Tuesday, October 26, 2010

James 2-3: Faith and Works and Wisdom

Reading:  James 1-4

When I was a kid, I memorized Ephesians 2:8-9
For it is by grace you have been saved, through faith—and this not from yourselves, it is the gift of God—not by works, so that no one can boast.
I get it.  Sort of.  There is no checkoff list that saves us.  No formula that gives us entry into God's family.  No algorithm for receiving forgiveness of sins.  

But then we read all those verses about fruit.  The fruit of the Spirit is love, joy, peace, patience, kindness . . .
And John 15 tells us that if we don't bear fruit, we'll be chopped off and thrown into the fire.  (Don't you love metaphors?)

To complicate matters even more, James places enormous importance on what someone does.  In James 1:26-27, he writes that if anyone thinks he's religious, but he doesn't watch what comes out of his mouth, his religion is worthless.

And I know we like to say that Christianity isn't a religion--it's a relationship, so let's revise the statement a little bit.  If anyone thinks he (or she) has an intimate relationship with God, but his (or her) words are cruel/rude/gossipy, maybe that relationship isn't as close as he (or she) thinks.

And then James gets even tougher.  He writes, "Religion that God our Father accepts as pure and faultless is this: to look after orphans and widows in their distress and to keep oneself from being polluted by the world."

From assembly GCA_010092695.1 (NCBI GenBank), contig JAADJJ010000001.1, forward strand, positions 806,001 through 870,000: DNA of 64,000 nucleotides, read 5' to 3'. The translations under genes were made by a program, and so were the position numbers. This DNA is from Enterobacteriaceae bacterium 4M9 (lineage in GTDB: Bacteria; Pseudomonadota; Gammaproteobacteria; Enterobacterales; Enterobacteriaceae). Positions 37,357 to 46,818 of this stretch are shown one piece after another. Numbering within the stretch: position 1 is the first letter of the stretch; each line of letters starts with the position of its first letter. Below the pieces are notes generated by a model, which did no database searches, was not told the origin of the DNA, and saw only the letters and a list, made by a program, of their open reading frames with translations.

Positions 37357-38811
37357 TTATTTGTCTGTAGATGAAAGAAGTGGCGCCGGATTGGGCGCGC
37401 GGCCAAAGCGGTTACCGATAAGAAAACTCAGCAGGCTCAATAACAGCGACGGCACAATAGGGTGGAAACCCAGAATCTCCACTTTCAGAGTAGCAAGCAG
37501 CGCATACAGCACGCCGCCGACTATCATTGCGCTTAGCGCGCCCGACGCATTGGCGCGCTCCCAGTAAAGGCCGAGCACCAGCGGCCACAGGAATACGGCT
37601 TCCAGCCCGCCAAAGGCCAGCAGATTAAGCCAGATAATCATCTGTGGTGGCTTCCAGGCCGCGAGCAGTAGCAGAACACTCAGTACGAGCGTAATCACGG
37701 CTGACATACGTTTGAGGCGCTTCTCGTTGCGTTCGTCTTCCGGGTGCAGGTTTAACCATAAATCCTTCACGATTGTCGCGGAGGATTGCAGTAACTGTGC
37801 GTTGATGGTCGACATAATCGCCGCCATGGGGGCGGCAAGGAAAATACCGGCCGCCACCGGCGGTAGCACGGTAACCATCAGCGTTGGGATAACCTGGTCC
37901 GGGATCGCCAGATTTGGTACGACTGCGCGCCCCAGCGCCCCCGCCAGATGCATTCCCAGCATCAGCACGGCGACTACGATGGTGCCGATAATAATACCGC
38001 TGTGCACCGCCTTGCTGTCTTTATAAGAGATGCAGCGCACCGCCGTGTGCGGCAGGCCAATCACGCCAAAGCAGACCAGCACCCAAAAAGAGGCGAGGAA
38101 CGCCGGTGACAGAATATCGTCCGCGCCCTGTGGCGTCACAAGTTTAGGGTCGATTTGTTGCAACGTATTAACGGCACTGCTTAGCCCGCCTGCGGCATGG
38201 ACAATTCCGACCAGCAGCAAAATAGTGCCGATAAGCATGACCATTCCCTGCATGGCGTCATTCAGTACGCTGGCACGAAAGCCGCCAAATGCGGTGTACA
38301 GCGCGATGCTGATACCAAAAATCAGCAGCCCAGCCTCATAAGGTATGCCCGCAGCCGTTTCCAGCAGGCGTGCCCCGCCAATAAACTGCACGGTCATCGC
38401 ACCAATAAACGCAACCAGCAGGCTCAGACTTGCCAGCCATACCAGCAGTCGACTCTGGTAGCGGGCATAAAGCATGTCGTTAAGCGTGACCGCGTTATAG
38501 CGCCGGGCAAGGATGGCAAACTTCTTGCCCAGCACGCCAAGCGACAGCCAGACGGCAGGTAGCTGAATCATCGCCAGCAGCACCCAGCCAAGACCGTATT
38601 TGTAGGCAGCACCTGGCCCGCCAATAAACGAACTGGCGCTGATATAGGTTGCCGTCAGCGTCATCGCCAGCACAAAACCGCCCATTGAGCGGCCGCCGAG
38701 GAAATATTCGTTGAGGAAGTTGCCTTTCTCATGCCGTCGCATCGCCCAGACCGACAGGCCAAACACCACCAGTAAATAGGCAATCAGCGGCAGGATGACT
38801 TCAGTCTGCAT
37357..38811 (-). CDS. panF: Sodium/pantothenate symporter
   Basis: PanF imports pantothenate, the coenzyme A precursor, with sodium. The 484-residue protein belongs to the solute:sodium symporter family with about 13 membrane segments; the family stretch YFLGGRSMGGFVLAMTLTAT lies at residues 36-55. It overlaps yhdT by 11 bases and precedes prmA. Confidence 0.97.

I don't even know what to do what that.  I think I get the "being polluted" part, but maybe not.  We can't really see air pollution most of the time, and we can't really tell if water is safe to drink until we actually drink it and get sick--or not.  So I think there may be pollution in my life that I'm not even aware of.  That's sort of how it goes.

And as for caring for orphans and widows in their distress, I don't know very many of those.

James shifts gears, talks about the way we treat people, and then asks, "What good is it if a man claims to have faith, but has no deeds?"

What if he (or she) talks about God's love, but doesn't extend mercy--the kind that includes actions?
According to James, that person's faith is essentially worthless.
In James 2:17 and 26, he says that it's dead.

Hebrews 11 tells us that faith is the substance of things hoped for.  It's the evidence of things we can't see.  Faith is not an intangible belief.  When we have faith, real faith, it changes us.  It changes the way we think and the way we respond to situations.  It changes what we do.

When we have faith, real faith, God's Spirit lives inside of us, and our lives produce fruit.  We live differently.  We care about different things.

Yes, it is possible to do good things without faith.  But James claims that it's not possible to have faith unless we also do good things.  The doing flows out of the faith.

Like fruit.

Honestly, I struggle with this a little bit.  I spent so much of my life trying to be good and do good things, and I had no faith.  My good things were worthless on their own.

I have spent a lot of time more recently focusing on "being."  Which is good.  But at some point, the being should lead to doing.  Should lead to active mercy.  And love.

As usual, I end without definitive answers to the questions I raise.  I'm okay with that.  Most of life has more questions than answers.

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